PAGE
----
Review: Chan shows range in ‘Lion Dancer’
BY JOHN BERGER / email@example.com
Old country customs can be embarrassing when your family moves to a place where people do things differently. HTY explores the clash of cultures in Hawaii from a Chinese perspective with playwright Alvin Chan’s not-quite-autobiographical play, “The Lion Dancer.”
‘The Lion Dancer’
Presented by Honolulu Theatre for Youth
» Where: Tenney Theatre, St. Andrew’s Cathedral
Hermen “Junior” Tesoro stars as Anson, a young Chinese-American boy who has a love-hate relationship with the Chinese culture of his foreign-born parents. Anson would rather play baseball than learn kung fu or practice lion dancing; he feels stifled by the high expectations of his widower father.
To make matters worse, Kimo, the big kid who bullies him at school, is also the top student in his father’s kung fu class. Kimo gets to be the “head” when they practice lion dancing and Anson has to be the “butt.”
Anson’s best friend is a tomboy named Lani who defends him from Kimo and wants to study kung fu and lion dancing. Unfortunately for both of them, Anson’s father refuses to have a female student.
The various conflicts build to a winner-take-all lion dance competition for $1000 cash that pits Anson’s father and Kimo against a mystery lion dance team that turns out to be Anson and Lani.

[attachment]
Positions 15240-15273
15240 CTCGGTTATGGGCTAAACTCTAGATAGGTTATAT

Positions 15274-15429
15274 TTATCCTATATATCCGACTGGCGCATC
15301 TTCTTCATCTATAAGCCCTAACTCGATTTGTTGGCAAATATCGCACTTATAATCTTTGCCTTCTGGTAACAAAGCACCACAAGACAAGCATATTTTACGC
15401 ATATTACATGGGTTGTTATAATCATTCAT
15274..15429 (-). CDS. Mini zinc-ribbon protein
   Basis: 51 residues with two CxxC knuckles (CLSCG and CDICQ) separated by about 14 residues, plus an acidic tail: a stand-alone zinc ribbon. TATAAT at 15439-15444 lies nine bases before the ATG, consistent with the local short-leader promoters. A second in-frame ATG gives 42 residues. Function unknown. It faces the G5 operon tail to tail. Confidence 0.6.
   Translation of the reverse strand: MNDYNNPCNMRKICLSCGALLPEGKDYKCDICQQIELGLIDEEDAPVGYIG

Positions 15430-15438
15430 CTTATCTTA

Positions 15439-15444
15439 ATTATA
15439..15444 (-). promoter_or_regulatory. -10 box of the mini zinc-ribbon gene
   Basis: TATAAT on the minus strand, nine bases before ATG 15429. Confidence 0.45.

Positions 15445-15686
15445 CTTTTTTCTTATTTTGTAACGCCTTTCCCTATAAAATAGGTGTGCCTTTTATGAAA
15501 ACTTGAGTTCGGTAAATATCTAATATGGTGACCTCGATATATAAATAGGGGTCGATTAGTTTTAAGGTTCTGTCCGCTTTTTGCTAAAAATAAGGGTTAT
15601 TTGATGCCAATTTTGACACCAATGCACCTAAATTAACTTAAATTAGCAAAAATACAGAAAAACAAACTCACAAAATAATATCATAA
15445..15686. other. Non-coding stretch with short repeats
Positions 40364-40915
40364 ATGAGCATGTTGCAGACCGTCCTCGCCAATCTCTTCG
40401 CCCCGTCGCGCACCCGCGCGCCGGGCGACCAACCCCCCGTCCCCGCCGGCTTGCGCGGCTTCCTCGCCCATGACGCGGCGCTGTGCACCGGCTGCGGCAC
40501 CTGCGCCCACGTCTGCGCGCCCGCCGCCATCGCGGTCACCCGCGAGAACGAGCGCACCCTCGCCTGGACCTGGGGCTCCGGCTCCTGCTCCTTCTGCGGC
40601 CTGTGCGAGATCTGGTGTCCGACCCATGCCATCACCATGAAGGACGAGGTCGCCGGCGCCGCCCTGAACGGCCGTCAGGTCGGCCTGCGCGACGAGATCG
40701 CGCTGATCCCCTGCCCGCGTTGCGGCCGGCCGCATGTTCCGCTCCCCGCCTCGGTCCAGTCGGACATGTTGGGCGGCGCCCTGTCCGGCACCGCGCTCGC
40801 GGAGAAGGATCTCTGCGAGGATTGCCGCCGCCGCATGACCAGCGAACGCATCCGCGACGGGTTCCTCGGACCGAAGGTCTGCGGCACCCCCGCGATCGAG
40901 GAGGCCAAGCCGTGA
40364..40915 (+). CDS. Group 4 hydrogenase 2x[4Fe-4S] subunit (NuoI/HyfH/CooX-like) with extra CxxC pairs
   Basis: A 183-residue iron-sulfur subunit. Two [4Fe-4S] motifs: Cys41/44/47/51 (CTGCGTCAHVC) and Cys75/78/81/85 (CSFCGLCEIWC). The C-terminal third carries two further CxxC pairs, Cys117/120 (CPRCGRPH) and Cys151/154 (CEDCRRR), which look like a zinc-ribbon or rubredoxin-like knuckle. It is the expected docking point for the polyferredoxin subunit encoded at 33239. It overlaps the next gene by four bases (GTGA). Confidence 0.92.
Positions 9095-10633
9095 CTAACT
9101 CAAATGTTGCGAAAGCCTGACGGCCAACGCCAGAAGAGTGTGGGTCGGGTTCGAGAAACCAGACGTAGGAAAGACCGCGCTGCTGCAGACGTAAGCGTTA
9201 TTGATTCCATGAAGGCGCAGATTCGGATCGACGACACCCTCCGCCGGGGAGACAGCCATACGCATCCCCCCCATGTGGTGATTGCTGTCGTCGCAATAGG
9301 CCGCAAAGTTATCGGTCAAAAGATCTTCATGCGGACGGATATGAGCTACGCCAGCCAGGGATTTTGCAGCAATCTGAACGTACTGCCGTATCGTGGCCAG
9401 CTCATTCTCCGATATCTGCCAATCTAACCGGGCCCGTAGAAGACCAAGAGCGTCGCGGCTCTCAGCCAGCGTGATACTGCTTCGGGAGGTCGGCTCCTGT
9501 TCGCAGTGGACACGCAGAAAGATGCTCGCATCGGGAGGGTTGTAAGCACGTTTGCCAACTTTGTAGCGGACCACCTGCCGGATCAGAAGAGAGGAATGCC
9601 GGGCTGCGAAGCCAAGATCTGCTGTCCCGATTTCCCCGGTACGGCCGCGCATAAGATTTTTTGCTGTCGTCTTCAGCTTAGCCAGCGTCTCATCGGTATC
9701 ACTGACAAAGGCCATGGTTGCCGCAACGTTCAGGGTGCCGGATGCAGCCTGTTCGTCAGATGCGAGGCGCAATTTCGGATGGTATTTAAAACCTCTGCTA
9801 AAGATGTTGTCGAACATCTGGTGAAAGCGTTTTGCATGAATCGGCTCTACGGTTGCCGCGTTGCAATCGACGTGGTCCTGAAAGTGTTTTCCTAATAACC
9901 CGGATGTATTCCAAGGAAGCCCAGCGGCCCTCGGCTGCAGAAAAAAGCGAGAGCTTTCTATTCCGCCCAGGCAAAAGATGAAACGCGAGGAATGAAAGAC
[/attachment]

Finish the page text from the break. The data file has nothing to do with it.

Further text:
Playwright Chan, a Hawaii-born Chinese-American whose parents were born and raised in Hong Kong, portrays Anson’s widower father as a comic but sympathetic figure. Dad wants the best for his son and doesn’t understand why Anson prefers fitting in with the “local” kids to excelling academically, taking piano lessons, studying kung fu and becoming a champion lion dancer. Chan’s successful performance as a thirty- or fortysomething father also shows his range as an actor — he played the titular young “peach boy” in HTY’s “Anime Momotaro” last fall.
Tesoro distinguishes himself once again playing a misunderstood or mistreated youth. Maile Holck is appropriately endearing as the rough-edged “local girl” who protects Anson from Kimo.
Moses Goods (Kimo) is superb in the demanding role of the bully. A pidgin-speaking update on Eddie Haskell, Kimo is loud and aggressive, but only until someone challenges him. Goods has some of the funniest lines in the show, and some good visual material as well. He was an instant hit with the youthful audience at the opening night audience last Friday.
The children also screamed with delight at each bit of toilet humor and at phrases such as “butt kisser” and “doodoo pose.”
A “lion” with a Hello Kitty backpack for a head is a visual highlight in director Reiko Ho’s imaginative staging of Chan’s story. The choreographed movement during the set changes is entertaining as well.
Dealing with bullies is a recurring theme at HTY this season and “Lion Dancer” picks up where “Anime Momotaro” left off. In HTY’s kinder and gentler version of the well-known Japanese fairy tale, Momotaro refused to fight, let alone kill, the bullies, er, demons, and instead gave them a share of the crops that they had previously been taking by force.
“The Lion Dancer” shows kids other ways to handle bullies. In one scene, Lani hits Kimo in the face and breaks his nose. In another, she kicks him in the chest. Finally, after she and Anson have won the lion dance contest, they win his friendship by buying him a skateboard.
John Berger has been a mainstay in the local entertainment scene for nearly 40 years. Contact him via email at firstname.lastname@example.org.